There are many software engineering practices your team can undertake while iterating towards excellence. One of the most fundamental practices is automated testing. In its simplest form, automated testing allows for the codification of user requirements. Your user informs you about what features and functionality are needed, and you write test code that ensures the features and functionality are implemented as specified. The advantages (and disadvantages) of automated testing are not the primary purpose of this blog. Instead, we will focus on the nuts and bolts of how to engage in test-driven development.
Test-driven development is a simple approach to implementing automated tests, and more generally, to designing and implementing high-quality, naturally testable code. It consists of three steps that are repeated until a feature is fully implemented. These steps are commonly referenced as “Red/Green/Refactor.”
1. RED: Write a test that describes how a function ought to work. Running the test at this point will result in failure since you haven’t written any production code to actually implement the function.
2. GREEN: Write *just enough* code to make the test pass. Typically the code is not aesthetically pleasing at this point, which leads to the next step.
3. REFACTOR: Examine the code just implemented and make changes so it conforms to your team’s best practices. This should change the implementation, but not the behavior, thus keeping the test “GREEN.”
Sounds easy, right? It is. Let’s now walk through an example.
WARNING! Code snippets are shown beyond this point. The implementation style used is based on what our team has adopted as standards for our project. Your standards could be different, and that’s perfectly fine. Try to look past the semantics and to the essence of what’s going on. Feel free to critique the style – we appreciate feedback!
Suppose we are working on a project where we are required to know when the next business day falls on any given date. After pouring over our existing code base and the Internet, we realize that we will have to write it. Our tools include Visual Studio 2012 and NUnit.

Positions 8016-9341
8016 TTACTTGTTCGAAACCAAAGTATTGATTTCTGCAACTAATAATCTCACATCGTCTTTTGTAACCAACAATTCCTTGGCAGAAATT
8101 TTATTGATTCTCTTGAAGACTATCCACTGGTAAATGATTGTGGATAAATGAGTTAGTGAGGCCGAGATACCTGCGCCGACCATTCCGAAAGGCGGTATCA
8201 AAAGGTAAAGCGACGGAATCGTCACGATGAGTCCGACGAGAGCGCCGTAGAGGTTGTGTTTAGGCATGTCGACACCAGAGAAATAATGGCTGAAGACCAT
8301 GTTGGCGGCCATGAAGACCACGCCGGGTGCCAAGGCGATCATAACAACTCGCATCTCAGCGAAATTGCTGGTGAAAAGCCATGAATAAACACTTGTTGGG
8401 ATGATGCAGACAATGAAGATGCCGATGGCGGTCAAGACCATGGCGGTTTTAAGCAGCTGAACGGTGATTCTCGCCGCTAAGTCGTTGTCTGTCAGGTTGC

Let’s start with a simple test. Given a random Thursday, the next business day ought to be Friday. First, our RED step:
At this point, our solution won’t compile. We haven’t created the BusinessDaysCalculator class yet. Create the class along with a stub for the Next() method. For reference, we would typically create the domain class right inside the source file of the test class. This is convenient for editing until the domain class is fleshed out.
Now the code compiles. We run the test, and it fails as expected. Here are the results:
We’re RED, so let’s implement the simplest possible solution that will make it GREEN.
We run the test again and it passes.
At this point, we look to see if there is an opportunity to REFACTOR something; however, we will not find anything. You may think to yourself, ‘that’s the dumbest, most naive implementation ever!’ and it is probably overly simplistic. However, keep in mind that we have only implemented a single scenario. This will change later, but not until we have a test that tells us how it ought to behave given other circumstances.
You will be tempted to change the implementation to something more momentous, but resist the temptation. Let the principles of KISS (Keep It Simple, Stupid!) and YAGNI (You Ain’t Gonna Need It) be your guide. One of the critiques we often hear from code reviewers (and business owners) is that the implementation is “too complicated” or “took too long because it’s full of gold plating.” Both are legitimate perspectives and concerns that can be addressed if you adhere to the discipline needed to implement the simplest possible thing that makes the test GREEN.